President Obama, pressing ahead with his sweeping domestic agenda, is using one of his favorite tools to try to get Republicans on board: shame.
Rather than dial back his ambitions in the wake of his party's loss last week in the Massachusetts Senate election, the president used his State of the Union address Wednesday night to pressure the GOP into working with Democrats by appealing to their collective conscience.
He spoke of the need to "change the tone" in Washington and, as he has before, urged Republicans to set aside partisan differences for the greater good. He assured Republicans he would open his door to them and hear out their ideas on issues like health care reform, but he did not offer any grand concessions that would appease the rival party on any contentious issue.
"Neither party should delay or obstruct every single bill just because they can," Obama said in his address. "And if the Republican leadership is going to insist that 60 votes in the Senate are required to do any business at all in this town -- a supermajority -- then the responsibility to govern is now yours as well. Just saying no to everything may be good short-term politics, but it's not leadership."
Republicans responded immediately by saying they've been trying to work with the president all along, but to no avail. Democrats, meanwhile, said the president was dead on.
"They're going to have to either join in or they're going to be exposed for not joining in," veteran Democratic strategist Bob Beckel said, applauding the president for so bluntly addressing Republican stalling tactics. With Republican Scott Brown's win in the Massachusetts Senate election, the GOP will have the 41 votes needed to filibuster just about anything in the Senate.
Democrats say Republicans now have an obligation to participate constructively in the legislative process. "They have to share in the responsibility in governing," Rep. Chris Van Hollen, D-Md., said after the speech.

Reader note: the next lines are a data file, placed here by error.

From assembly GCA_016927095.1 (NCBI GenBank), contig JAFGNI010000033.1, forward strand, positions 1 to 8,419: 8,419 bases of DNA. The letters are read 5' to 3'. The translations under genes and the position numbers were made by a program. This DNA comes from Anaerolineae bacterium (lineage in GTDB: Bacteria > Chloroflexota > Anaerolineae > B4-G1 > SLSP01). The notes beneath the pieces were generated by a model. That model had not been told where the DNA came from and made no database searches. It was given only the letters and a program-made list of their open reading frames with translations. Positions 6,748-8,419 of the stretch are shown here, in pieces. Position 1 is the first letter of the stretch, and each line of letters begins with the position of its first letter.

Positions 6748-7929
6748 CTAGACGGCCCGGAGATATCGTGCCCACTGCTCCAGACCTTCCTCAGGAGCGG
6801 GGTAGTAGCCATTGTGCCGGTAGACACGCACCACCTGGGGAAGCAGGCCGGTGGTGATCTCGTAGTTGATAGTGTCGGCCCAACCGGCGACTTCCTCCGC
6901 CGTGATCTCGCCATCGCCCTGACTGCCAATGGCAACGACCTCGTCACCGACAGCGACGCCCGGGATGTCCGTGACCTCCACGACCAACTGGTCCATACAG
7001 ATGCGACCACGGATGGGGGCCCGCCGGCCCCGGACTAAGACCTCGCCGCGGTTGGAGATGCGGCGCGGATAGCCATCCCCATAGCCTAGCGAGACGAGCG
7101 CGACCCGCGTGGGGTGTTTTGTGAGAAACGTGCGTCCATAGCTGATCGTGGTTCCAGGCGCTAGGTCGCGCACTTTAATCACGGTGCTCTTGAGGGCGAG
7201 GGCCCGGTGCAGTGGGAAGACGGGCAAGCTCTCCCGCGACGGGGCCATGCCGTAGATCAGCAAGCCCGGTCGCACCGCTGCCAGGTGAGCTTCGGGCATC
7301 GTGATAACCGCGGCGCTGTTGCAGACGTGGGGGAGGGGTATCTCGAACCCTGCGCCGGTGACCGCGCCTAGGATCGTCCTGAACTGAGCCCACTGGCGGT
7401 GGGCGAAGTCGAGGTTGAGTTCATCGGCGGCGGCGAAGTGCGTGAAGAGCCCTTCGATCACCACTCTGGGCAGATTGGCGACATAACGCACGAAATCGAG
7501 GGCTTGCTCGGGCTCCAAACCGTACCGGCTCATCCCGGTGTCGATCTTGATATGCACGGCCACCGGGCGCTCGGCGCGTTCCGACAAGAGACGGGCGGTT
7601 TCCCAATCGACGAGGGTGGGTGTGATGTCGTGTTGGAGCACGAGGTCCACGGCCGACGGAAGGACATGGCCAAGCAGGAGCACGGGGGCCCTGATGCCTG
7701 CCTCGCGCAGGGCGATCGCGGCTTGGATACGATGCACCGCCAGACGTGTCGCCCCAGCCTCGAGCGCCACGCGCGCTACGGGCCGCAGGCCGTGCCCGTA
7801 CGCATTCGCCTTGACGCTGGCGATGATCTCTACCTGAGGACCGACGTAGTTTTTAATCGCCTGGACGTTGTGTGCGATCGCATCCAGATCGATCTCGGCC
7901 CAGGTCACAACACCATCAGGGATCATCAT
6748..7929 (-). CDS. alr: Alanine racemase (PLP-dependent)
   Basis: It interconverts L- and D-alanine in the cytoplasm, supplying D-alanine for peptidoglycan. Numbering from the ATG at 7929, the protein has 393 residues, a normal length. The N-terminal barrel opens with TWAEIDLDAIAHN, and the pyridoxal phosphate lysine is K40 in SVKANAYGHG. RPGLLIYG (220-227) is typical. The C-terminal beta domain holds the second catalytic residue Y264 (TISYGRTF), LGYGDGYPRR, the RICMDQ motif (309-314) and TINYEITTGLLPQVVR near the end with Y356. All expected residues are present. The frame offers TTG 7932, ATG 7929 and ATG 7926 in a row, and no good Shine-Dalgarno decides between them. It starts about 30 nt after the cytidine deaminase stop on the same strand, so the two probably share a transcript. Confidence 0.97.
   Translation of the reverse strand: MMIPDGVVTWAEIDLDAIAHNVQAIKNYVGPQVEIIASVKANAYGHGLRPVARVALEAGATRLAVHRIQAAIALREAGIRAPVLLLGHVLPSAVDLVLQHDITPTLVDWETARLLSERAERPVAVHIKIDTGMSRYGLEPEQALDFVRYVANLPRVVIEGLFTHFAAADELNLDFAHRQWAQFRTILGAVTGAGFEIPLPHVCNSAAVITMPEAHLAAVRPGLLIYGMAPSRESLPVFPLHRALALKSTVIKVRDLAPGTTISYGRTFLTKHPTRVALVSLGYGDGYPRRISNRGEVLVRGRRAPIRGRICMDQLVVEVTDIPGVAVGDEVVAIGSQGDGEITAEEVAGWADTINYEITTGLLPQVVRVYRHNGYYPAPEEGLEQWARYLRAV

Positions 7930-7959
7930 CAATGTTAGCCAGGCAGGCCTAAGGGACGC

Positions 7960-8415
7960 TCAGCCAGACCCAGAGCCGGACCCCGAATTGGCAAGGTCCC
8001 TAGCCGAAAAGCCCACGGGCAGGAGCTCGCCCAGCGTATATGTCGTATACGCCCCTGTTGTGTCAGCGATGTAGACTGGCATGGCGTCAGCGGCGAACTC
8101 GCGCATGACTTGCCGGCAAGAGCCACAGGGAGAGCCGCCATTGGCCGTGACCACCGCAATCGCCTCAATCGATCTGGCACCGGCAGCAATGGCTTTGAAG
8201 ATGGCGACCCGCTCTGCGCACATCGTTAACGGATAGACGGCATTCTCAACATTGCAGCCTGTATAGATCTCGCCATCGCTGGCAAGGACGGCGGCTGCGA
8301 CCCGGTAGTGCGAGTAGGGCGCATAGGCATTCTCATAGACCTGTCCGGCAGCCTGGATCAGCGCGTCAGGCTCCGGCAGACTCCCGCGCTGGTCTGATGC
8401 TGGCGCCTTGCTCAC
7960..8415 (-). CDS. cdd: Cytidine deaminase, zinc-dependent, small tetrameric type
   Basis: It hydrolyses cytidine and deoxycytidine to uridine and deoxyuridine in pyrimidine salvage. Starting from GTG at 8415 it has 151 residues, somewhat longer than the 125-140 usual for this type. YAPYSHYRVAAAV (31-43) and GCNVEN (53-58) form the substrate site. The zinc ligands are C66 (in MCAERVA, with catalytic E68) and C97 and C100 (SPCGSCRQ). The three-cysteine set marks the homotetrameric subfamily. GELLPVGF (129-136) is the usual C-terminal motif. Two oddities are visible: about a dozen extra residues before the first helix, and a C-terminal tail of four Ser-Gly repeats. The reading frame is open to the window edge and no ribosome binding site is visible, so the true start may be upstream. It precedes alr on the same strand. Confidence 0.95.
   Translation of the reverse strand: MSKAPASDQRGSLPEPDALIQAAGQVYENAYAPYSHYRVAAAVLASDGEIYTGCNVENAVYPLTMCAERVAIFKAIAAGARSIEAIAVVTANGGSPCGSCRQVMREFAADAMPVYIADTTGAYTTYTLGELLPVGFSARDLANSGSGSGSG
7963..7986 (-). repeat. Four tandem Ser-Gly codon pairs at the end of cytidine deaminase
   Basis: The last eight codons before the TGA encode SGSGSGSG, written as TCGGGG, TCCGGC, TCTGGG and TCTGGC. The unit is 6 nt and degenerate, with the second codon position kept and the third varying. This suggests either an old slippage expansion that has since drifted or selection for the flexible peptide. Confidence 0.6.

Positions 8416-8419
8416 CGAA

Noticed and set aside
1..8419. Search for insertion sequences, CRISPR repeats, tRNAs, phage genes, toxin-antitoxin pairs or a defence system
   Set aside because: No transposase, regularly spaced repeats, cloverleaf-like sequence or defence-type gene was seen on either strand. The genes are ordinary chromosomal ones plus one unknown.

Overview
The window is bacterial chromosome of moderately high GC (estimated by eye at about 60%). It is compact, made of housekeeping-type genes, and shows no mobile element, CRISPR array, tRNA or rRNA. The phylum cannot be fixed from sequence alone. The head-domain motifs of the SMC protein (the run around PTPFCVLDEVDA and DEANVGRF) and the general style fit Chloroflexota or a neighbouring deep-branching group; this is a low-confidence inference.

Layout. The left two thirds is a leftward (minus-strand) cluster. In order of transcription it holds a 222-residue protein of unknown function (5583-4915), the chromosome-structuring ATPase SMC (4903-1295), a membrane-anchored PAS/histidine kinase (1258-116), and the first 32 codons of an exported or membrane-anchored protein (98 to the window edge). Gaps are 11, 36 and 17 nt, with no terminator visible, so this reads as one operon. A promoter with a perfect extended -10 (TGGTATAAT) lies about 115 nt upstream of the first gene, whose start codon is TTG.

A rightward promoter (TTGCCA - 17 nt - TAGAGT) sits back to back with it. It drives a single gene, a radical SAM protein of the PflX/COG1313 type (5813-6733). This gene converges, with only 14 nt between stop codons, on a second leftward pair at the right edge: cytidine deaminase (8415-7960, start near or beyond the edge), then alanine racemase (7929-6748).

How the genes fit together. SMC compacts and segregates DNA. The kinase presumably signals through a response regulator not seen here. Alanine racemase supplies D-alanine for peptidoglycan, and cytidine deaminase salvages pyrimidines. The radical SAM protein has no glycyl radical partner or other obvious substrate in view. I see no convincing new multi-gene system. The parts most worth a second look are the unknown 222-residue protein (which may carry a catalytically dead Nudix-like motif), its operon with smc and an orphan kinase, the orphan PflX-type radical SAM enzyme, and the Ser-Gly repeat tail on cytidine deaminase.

But after Obama pledged to listen to GOP ideas on health care and start monthly meetings with Democratic and Republican leaders, Republicans questioned whether relations would be any different than they've been for the past 12 months.
"He knows we have these ideas. He keeps asking us for these ideas. We send him ideas, but we have yet to receive responses from the White House," Rep. Paul Ryan, R-Wis., told Fox News. "We've heard that three of four times from the president. ... Hopefully this time he'll return our phone calls."
Sen. George Voinovich, R-Ohio, called on the president to do more to prove he wants to work with the GOP.
"Rather than talking about meeting with the leadership once a month, I would have liked to have heard him say, 'we are going to meet every week -- we need to build up the trust level,'" he said in a written statement. "We should not be concentrating on what divides us."
"I have not had any contact with Obama folks, none. They do not reach out to us at all," the Ohio Republican said.
But Republicans have been mostly unified over the past year in their opposition to Obama's major policy items, on everything from the stimulus package to health care reform to a cap-and-trade energy bill. Obama, clearly shaken by Republicans' ability to disrupt the course of health care reform despite their minority status, acknowledged Wednesday he didn't do enough to explain the package to the public.
"Our administration has had some political setbacks this year, and some of them were deserved," Obama said.
But the president repeatedly suggested that Republicans have been stonewalling for political gain, and not out of any ideological opposition to his proposals.
"So let's put aside the schoolyard taunts about who's tough. Let's reject the false choice between protecting our people and upholding our values. Let's leave behind the fear and division, and do what it takes to defend our nation and forge a more hopeful future -- for America and for the world," Obama said to applause Wednesday night.